Anyway, how do we get to this state of enlightened analytics reporting, where we mold our ungainly data blob into an elegant, angular, modernist digital marketing strategy? Each level in the organization has to play its part:
1. Execs need to identify business objectives and define the goals that will meet them.
2. Directors and managers need to define and map KPI (key performance indicators) to those objectives.
3. The folks in the trenches who are collecting the data need to set targets informed by the data that bang on those management KPI.
Hey, speaking of strategery, don’t forget to register for Search Snippet #18: What To Do First: A Crash-Course in Developing an Online Marketing Strategy for SEO, PPC and Beyond, starring MnSearch board member Manos Kalaitzakis and Findlaw PPC guru Jason Stinnett!
Oh, and while you’re registering for important things that are going to make you a smarter, more talented, better looking digital marketer, don’t you dare forget to sign up for the 2015 MnSearch Summit, being held on June 26th at St. Paul River Centre!
The Anatomy of Google Tag Manager
It suffices to say that you can get as lost in the weeds with GTM as you can with any other analytics tool, and the robust suite of tags you can add from both Google and third parties means you could probably stay out there in the wilderness indefinitely.
Since my boss gets worried about me when I wander off, and your boss may too, I’m going to break this part of Derrick’s presentation down at a very high level, which is really a bit of a disservice, as he gave some incredible details about the tool and examples of how he’s used it. Check out the video and Slideshare links for the full effect.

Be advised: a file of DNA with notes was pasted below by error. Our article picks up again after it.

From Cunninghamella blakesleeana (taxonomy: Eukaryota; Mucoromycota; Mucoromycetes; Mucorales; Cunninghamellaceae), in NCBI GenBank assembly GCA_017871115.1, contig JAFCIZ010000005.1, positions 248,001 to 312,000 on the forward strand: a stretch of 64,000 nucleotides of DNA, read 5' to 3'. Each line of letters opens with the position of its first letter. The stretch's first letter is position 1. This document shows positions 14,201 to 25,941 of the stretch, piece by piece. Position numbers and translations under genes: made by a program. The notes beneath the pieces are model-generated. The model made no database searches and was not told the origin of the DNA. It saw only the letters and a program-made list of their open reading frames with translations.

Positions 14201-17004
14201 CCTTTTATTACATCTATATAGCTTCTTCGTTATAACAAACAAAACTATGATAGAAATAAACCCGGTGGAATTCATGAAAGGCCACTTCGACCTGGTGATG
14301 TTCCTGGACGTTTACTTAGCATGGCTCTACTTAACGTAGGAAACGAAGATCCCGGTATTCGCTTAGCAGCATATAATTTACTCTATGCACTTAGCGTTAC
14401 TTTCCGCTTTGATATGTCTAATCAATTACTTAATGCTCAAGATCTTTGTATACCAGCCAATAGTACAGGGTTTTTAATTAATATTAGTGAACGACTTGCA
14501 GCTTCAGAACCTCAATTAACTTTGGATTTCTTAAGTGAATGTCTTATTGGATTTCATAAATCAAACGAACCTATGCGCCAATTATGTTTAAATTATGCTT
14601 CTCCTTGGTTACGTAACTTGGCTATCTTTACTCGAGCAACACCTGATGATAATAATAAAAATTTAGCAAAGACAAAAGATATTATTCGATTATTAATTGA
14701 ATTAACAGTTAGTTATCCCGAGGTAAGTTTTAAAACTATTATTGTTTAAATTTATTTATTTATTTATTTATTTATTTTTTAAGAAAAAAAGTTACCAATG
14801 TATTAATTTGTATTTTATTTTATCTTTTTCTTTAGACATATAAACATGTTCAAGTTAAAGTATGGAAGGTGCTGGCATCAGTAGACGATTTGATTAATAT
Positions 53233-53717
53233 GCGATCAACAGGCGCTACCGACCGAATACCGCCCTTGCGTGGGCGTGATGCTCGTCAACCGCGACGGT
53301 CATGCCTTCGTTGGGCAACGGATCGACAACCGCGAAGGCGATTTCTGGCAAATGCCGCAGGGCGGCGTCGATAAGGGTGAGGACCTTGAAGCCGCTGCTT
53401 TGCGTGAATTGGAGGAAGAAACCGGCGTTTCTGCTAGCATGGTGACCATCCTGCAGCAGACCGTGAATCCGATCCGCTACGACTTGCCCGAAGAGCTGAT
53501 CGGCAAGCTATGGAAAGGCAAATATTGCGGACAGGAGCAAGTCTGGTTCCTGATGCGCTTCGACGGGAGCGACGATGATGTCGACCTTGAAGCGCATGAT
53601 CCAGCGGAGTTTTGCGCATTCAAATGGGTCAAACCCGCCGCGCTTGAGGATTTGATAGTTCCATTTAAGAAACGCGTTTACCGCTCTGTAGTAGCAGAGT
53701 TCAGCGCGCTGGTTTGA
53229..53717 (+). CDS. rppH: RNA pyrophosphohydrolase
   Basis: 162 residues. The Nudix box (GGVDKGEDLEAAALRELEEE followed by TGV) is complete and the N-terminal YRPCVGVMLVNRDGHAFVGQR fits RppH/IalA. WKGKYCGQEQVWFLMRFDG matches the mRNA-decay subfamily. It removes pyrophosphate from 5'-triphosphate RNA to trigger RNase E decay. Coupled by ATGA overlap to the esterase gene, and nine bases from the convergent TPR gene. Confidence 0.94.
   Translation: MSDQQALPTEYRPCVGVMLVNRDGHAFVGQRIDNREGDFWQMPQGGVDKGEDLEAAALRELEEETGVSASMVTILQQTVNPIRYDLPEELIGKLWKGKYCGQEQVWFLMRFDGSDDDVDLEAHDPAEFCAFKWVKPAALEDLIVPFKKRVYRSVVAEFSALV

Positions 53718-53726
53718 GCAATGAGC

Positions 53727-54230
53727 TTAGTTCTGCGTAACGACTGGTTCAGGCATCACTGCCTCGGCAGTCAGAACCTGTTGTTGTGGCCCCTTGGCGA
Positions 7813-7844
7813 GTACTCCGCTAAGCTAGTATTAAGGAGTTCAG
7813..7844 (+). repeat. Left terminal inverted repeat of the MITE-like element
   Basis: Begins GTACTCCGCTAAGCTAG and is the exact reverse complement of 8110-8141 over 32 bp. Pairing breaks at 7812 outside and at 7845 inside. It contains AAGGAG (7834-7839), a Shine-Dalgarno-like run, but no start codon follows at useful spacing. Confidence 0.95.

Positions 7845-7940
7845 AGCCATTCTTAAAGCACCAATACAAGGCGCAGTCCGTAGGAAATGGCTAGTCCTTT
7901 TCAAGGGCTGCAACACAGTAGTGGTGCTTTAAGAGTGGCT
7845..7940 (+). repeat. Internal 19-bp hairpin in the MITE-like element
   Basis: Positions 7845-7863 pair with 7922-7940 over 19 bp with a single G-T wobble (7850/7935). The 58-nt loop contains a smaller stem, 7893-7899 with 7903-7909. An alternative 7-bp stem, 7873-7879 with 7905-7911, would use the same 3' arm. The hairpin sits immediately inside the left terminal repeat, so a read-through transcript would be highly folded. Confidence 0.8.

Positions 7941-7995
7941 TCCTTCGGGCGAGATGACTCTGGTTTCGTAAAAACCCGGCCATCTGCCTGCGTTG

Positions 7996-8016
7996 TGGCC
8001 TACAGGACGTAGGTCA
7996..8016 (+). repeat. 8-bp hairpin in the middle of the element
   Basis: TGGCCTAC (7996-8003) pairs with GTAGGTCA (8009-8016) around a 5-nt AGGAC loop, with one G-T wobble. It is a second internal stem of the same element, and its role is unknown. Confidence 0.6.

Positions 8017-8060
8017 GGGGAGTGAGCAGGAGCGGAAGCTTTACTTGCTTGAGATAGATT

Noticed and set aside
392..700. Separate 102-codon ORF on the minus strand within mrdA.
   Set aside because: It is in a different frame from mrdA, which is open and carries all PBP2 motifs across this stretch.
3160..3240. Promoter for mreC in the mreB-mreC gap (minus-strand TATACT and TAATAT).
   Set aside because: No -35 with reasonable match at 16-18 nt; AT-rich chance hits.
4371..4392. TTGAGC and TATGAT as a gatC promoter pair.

The three core concepts in GTM are tags, triggers, and variables. All three of these live within the container construct that, hopefully, you were able to learn about in the intro video all those words ago. Here’s the lowdown:
· Triggers: The triggers, you can probably tell from the analogies I’ve been cramming in here and there, cause the tags to “fire,” or more succinctly, when to do stuff. For example, when someone signs up for a newsletter, clicking that “submit” button may be the trigger to fire a tag for a conversion event.
· Variables: Variables are what returns values to tags and triggers. Pro tip: Derrick recommends some liberal copy/paste from Stack Overflow for variable config. You can use these bad boys to do lots of cool stuff like lookup tables, form tracking, and custom dimensions.
The Upshot: Why Would You Want to Go Do this Tomorrow?
The TL;DR here is that GTM allows you as a marketer to have a ton of control over your analytics and reporting without having to deal with development every time you want to change something. It’s flexible, well supported by Google, and a ton of fun. You can also watch the presentation below!
Finally, you definitely need to check out the slides, because I’ll be honest he’s way into this whole GTM ecosystem, and there’s no way I can do justice to his efforts in print.
Thanks to Derrick, Kristin, and MnSearch for putting on another great event, and know that we’d love to see you later this month at Ye Olde Spyder Trap for Search Snippet 18: What To Do First: A Crash-Course in Developing an Online Marketing Strategy for SEO, PPC and Beyond.
This post was written by Ryan Dahlen